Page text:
Guyana, US finalise agreement on USAID democracy project

After being put on hold for months to facilitate discussions, the Guyana and United States governments yesterday announced that the Leadership and Democracy Project (LEAD) has been finalised and will be implemented soon.

“The governments of the United States of America and the Republic of Guyana have reached final agreement on the design and implementation mechanisms of the USAID Leadership and Democracy Programme,” US Charge d Affaires of Brian Hunt stated at the Office of the President yesterday.

Hunt represented his country while Head of the Presidential Secretariat Dr. Roger Luncheon was Guyana’s spokesman on the project.

Hunt said that despite modifications, the project’s fundamental objectives remain the same and stressed that it had been tweaked to involve more government participation.

“A large part of our effort was to ensure that the Government of Guyana’s viewpoint was reflected, that the government felt that government institutions were fully participating in the programme, ensuring that the government had – as is quite rightly the case- a significant and in some cases a leading role in making sure that the programme activities were working towards the benefit of Guyanese people,” Hunt noted.

“The newly designed LEAD programme appropriately recognises that Guyana’s democratic future is one that must, at its core, be shaped by Guyanese. It seeks not to define that democratic future but rather to support Guyanese stakeholders in defining it for themselves… the programme will act to support Guyanese stakeholders in being the driving force in identifying relevant issues and with developing solutions to identified problems,” he also stated.

Further, Hunt pointed out that during the debate that ensued around LEAD some had stated that the programme has a “possible hidden US Government agenda” but he stressed that the claims were untrue. He also dismissed claims that the programme would provide support for opposition political parties. Government had stated that it was uncomfortable with an aspect of the programme, which it had said would give support to political parties. “Let me be very clear: There is no component of assistance to political parties that makes up part of the LEAD programme,” he stressed.

“I want to make it absolutely clear to all Guyanese that no such agenda ever existed. The programme’s only agenda was to assist Guyanese in charting and strengthening the democratic future that they, themselves, identify for their country,” he further asserted.

Hunt also made public and committed to the private pledge that he had given to Luncheon pertaining to the project’s transparency. “All activities undertaken as part of the LEAD programme will be transparent, open to public scrutiny, coordinated within the agreed upon framework, and responsive to the identified needs of stakeholders and for the benefit of all Guyanese,” he said.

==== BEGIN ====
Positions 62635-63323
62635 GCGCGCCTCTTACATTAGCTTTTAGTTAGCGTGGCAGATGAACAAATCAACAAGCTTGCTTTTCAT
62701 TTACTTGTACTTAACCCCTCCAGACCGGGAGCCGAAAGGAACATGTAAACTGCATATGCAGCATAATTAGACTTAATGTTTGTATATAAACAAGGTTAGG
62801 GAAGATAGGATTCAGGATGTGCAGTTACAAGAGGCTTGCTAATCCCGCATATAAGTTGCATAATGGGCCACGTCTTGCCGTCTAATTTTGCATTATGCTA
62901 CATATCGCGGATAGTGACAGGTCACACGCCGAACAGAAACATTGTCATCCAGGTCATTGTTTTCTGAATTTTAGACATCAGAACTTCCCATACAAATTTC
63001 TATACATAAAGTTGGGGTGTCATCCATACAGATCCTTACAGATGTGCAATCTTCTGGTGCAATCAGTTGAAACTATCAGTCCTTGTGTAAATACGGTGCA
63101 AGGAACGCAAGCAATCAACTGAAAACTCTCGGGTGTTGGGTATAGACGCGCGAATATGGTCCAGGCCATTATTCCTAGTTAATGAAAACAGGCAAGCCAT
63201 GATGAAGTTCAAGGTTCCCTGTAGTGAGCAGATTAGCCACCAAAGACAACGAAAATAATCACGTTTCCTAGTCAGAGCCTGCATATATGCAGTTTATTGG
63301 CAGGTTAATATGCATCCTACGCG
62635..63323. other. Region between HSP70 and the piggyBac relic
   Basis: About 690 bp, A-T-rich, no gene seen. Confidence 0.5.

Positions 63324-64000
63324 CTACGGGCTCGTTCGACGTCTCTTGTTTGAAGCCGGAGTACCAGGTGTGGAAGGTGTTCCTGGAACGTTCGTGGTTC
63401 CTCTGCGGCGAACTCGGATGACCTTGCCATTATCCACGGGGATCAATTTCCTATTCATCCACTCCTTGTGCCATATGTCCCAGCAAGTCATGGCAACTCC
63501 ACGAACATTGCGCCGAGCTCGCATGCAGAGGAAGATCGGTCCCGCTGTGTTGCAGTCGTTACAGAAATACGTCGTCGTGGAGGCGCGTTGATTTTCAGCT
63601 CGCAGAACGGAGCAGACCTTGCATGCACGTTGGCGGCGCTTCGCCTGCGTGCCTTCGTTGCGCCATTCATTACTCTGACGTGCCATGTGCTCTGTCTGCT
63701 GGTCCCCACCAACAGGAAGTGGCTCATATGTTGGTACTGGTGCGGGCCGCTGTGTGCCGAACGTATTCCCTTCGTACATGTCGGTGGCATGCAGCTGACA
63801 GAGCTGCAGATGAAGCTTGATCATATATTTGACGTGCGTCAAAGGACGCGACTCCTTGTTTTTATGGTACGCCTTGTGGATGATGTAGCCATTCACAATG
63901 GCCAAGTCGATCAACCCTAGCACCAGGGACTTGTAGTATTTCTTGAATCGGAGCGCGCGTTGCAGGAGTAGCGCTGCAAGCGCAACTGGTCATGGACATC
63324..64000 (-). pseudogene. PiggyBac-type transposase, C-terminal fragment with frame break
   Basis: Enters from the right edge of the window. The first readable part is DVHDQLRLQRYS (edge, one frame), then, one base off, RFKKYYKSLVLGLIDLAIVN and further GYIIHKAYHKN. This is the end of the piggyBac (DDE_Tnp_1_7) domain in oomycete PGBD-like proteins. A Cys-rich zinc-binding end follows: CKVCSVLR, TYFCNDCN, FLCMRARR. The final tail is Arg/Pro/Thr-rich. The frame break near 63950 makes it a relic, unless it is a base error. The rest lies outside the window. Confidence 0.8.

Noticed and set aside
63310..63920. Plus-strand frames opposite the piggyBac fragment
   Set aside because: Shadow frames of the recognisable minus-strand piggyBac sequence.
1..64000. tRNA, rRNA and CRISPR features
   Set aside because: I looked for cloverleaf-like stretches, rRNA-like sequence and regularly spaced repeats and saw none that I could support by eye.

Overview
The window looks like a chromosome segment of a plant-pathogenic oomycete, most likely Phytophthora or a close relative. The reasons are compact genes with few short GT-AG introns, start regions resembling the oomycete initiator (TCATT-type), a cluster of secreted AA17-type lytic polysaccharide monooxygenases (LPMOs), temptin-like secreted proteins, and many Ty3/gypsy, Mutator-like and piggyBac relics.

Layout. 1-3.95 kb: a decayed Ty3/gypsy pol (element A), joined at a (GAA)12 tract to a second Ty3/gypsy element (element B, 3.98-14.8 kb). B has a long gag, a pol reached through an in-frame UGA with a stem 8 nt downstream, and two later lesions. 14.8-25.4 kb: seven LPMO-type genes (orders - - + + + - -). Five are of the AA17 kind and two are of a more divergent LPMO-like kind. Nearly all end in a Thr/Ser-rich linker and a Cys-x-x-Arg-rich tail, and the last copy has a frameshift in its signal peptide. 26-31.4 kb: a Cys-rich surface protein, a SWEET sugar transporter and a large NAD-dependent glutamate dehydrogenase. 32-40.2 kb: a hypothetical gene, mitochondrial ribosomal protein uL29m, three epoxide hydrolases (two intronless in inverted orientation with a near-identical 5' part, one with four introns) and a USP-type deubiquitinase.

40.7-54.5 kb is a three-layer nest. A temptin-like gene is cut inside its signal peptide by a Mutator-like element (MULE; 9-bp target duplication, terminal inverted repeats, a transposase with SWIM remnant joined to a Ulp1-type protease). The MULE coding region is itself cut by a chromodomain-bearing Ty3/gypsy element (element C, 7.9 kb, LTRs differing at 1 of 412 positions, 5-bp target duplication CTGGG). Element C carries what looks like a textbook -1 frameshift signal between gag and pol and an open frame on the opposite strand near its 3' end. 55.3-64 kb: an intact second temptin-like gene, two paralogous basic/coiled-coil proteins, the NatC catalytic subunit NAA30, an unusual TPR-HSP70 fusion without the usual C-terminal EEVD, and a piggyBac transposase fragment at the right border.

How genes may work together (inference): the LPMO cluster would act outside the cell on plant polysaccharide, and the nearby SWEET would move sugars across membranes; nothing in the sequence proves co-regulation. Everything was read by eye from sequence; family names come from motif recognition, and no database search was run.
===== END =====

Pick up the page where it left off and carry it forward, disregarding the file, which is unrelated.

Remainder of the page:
‘Allaying fears’


Luncheon said that government was relying more on the process that has been agreed to but would still keep its eyes open about the role of the US International Republican Institute (IRI) in implementing the project on behalf of the financier, the US Agency for International Development (USAID).

He explained that the changes made deal with more content being added to the programme and fuller elaboration on the implementation process. “Indeed, whilst one cannot dispense with those instances, one cannot dispense with those sentiments; certainly process, a fairly well-established process, contributes enormously towards allaying fears on the one side and concerns about the use of fear on the other side,” Luncheon said.

The row over the project had strained ties between the two countries and saw severe attacks by government officials on former US Ambassador Brent Hardt. At one point, Guyana cancelled the work permit for the IRI head of the project, Glen Bradbury.

Yesterday both countries stated that Bradbury was working as the head of the programme and that his work permit had been sorted out.

Luncheon said that Bradbury’s permit was rescinded on the ground that he could not hold a permit for a job that was not extant, since the programme had not been seen as a legitimate one by government.

The first component of the $300M project endeavours to encourage consensus-building in the National Assembly and facilitate more effective interaction between the Assembly and citizens. It envisages cross-party negotiation workshops, speaker evenings for Members of Parliament, workshops on issue-based policy development, and multi-party issue fora where all parties select a representative to speak about a topic of public interest.

The second component seeks to bolster the effectiveness of the National Assembly and broaden citizen engagement with parliament.

LEAD also seeks to support the establishment of a “Women’s Parliamentary Caucus,” consisting of women from each of the parties represented in the Assembly. The caucus would offer a forum for the discussion of women’s issues in Guyana and a means to bring such issues to the Assembly in a collaborative way. There is also a proposed internship programme for University of Guyana law students to provide research and drafting support to the National Assembly.


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